Jane has a lucrative corporate career in technology. She is 45 and has made six figures since her late 30s, gets stock options and has generous company benefits. She has a large balance in her 401(k) plan and substantial investments outside of her 401(k), as she was a saver before she got married and also inherited money from a relative when she was 35.
Her husband, who is a writer and stayed at home to raise their 7-year-old son, announced unexpectedly that he wanted a divorce. Jane, focused on her work, did not expect this and realized too late that she did not prepare for this possibility. She has hired a lawyer to help with a property settlement.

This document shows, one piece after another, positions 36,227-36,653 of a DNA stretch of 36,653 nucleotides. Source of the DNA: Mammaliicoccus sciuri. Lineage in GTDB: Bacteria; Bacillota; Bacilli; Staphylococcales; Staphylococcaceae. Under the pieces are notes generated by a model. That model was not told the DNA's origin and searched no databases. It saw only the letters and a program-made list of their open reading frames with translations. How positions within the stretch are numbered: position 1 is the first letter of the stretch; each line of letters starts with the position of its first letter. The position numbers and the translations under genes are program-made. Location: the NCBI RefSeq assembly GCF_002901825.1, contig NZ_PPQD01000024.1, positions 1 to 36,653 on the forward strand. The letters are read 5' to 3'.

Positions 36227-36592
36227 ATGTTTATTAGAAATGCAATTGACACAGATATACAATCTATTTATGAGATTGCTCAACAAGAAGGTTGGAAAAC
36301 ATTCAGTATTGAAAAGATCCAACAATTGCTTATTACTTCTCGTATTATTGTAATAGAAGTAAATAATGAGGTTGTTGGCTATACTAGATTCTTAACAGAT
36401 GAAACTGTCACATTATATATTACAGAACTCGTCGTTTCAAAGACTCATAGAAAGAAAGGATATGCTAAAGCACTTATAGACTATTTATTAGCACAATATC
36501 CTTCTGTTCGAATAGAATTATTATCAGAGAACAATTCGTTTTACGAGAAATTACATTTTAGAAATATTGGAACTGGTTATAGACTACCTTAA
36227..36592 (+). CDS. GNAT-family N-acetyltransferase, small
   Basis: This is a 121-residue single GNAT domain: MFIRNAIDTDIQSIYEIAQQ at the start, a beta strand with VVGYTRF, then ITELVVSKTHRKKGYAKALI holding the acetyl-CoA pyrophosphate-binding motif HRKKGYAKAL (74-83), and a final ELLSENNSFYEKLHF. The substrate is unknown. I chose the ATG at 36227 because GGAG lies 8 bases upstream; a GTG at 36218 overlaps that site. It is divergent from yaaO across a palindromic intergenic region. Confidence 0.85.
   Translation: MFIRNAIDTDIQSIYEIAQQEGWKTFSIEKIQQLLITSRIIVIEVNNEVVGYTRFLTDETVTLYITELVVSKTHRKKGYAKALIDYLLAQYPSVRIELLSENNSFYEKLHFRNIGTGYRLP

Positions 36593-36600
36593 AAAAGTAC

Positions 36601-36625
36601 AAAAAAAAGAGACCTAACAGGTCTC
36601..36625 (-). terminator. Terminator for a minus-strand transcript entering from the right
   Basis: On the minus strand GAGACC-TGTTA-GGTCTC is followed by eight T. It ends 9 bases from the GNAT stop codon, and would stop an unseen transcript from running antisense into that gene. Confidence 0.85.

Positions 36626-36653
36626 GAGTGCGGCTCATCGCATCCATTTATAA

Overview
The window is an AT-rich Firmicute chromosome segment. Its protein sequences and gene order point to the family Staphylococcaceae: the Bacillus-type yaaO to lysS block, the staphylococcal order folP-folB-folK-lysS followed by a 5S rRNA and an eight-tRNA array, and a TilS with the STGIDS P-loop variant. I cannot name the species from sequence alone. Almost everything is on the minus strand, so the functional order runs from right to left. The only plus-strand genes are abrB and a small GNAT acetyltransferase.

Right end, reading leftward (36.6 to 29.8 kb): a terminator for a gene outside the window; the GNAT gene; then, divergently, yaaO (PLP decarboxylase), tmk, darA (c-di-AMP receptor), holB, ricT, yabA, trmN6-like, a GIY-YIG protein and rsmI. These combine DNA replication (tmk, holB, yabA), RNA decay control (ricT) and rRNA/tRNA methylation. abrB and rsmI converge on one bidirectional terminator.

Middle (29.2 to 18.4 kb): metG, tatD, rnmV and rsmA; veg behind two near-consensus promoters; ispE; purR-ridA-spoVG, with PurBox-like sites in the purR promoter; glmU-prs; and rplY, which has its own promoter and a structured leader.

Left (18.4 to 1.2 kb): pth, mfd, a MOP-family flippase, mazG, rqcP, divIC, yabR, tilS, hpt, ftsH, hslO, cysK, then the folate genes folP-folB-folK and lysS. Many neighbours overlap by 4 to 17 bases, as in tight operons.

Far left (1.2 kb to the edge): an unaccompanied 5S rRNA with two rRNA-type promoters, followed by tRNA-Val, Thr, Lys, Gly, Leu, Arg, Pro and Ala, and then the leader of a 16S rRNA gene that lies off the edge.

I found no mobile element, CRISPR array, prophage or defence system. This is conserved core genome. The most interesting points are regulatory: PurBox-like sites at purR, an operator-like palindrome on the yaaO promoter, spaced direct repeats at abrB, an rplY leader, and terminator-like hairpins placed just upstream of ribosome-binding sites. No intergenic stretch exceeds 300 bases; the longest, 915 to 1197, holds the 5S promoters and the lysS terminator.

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Lesson: If a woman is coming into a marriage with wealth, it pays to consider executing a prenuptial agreement beforehand. Prenups are not a romantic proposition, and it might seem like they're meant only for the super-rich, but that isn't the case.
In Jane's case, she, as the high earner throughout the marriage, will have to give up a substantial amount of her savings to her ex-husband. At a highly emotional time, she will be required to make decisions that will affect the rest of her life, as well as that of her child. A prenuptial agreement would have made this process a lot less stressful and ensure a fairer outcome.